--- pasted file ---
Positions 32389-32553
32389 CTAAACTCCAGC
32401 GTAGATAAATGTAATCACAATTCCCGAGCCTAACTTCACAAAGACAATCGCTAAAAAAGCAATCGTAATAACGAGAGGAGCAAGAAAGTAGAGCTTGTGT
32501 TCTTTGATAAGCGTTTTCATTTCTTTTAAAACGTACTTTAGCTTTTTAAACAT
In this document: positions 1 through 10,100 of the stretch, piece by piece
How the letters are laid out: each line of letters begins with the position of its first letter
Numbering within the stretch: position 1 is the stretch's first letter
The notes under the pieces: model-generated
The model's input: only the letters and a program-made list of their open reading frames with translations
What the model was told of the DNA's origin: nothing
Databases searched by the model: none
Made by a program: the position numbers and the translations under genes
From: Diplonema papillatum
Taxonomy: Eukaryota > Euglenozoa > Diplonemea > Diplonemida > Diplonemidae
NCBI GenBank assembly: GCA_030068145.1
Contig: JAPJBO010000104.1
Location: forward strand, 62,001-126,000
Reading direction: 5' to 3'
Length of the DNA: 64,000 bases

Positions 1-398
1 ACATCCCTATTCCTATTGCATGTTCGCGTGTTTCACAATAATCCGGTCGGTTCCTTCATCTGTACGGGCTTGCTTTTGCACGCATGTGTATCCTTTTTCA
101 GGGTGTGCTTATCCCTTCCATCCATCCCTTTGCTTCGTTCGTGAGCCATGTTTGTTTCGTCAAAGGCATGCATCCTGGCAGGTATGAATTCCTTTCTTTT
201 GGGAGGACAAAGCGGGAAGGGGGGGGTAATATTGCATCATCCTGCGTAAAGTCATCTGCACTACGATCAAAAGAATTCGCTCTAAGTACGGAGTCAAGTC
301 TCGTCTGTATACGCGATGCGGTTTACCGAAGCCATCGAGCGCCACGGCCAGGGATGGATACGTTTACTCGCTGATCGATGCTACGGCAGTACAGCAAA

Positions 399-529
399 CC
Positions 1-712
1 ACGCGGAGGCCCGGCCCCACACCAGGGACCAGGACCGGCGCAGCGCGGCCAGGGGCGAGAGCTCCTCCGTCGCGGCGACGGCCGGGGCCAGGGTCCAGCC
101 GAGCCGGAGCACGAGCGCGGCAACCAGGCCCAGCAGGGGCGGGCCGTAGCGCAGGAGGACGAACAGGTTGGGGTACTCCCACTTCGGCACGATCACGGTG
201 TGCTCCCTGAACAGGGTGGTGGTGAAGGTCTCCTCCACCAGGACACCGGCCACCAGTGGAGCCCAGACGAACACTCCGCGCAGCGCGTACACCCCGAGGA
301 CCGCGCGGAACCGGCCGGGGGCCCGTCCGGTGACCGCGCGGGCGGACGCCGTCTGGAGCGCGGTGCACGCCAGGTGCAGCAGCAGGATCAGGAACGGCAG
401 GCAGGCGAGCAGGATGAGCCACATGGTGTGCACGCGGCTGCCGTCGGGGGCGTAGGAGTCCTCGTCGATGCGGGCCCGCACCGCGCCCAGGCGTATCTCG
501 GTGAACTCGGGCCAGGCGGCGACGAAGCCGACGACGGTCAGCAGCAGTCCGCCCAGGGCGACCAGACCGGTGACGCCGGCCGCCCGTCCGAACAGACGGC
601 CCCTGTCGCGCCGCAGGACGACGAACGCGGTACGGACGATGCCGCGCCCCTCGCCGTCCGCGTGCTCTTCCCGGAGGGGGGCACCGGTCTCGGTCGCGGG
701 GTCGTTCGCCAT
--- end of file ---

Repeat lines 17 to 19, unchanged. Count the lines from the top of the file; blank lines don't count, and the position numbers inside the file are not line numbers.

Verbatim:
Location: forward strand, 62,001-126,000
Reading direction: 5' to 3'
Length of the DNA: 64,000 bases